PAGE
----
The London Underground 1986 Tube Stock consisted of prototype electric multiple units that led to the development of the 1992 Stock. Two prototypes were built by Metro-Cammell, and the third by BREL (subsequently ABB, Adtranz, now Bombardier Transportation).
The (then) London Transport were looking to the future, so they contracted for three different prototype trains to be built.
Externally the trains were designed to the familiar core design for tube trains, but internally there were subtle differences (eg: the armrests, wrap-around windows, lighting, and more) and through a series of public consultations passengers were invited to comment on which they preferred. To make their identification easier the prototypes were distinctively and individually coloured - red, green and blue.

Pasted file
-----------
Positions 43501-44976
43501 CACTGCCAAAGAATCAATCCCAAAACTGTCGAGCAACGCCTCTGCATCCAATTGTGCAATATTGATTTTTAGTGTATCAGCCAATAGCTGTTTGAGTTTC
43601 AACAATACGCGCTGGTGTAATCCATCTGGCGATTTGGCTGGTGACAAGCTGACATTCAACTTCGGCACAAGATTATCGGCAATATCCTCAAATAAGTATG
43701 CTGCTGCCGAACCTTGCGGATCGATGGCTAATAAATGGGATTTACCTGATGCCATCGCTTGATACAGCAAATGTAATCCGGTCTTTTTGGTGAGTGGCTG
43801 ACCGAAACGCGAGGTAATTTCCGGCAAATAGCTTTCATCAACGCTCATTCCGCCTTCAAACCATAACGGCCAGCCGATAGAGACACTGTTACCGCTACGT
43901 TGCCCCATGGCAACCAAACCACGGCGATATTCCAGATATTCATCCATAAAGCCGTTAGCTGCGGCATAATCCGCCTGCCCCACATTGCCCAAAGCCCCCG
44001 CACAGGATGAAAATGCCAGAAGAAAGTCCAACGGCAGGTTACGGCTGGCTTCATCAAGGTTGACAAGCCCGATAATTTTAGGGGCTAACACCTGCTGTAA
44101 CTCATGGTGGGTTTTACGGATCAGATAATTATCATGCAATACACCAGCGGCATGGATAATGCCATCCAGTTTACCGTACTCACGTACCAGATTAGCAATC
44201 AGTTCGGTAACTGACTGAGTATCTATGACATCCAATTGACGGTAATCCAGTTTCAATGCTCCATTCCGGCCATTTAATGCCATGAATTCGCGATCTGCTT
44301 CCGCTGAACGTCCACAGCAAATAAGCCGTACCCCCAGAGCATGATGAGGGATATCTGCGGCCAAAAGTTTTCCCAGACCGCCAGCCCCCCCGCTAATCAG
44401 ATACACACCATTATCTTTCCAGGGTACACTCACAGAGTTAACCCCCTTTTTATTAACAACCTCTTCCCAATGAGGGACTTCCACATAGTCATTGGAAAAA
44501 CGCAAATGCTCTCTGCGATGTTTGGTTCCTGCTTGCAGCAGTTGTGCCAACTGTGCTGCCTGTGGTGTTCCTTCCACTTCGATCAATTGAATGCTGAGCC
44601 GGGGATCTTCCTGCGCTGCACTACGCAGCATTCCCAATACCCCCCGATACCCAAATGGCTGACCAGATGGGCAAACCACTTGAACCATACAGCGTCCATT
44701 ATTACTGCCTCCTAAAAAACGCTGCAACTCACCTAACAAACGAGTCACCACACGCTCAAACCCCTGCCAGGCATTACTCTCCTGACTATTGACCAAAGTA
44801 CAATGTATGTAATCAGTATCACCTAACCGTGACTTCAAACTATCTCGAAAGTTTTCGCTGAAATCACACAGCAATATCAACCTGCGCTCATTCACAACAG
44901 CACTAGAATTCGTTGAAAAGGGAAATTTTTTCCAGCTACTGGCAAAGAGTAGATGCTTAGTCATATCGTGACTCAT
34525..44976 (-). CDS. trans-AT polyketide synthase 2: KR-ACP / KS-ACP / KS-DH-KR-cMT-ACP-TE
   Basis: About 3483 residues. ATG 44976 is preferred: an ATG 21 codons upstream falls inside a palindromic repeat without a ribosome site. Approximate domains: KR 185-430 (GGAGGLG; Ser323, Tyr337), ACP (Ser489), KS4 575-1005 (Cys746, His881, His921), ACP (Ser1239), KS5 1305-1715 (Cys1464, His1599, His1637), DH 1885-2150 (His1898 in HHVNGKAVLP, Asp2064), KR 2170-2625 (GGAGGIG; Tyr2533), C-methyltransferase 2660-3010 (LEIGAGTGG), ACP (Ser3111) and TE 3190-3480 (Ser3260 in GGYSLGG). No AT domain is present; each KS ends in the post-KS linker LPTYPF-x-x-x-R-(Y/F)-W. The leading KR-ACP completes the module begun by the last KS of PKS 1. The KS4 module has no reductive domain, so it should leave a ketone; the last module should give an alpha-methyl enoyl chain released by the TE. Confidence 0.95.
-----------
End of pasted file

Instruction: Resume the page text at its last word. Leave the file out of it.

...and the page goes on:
The public consultation results show that the BREL-built blue prototype was the favourite, and therefore the train provided the core design basis for the 1992 Stock.
The trains were used in service on the Jubilee Line until approximately 1989, when a derailment at Neasden resulted in the withdrawal of the stock. They also visited Woodford for a display on the Central line, and the Aldwych branch for an open day there. One car of the green train survives at the London Transport Museum's Acton Depot.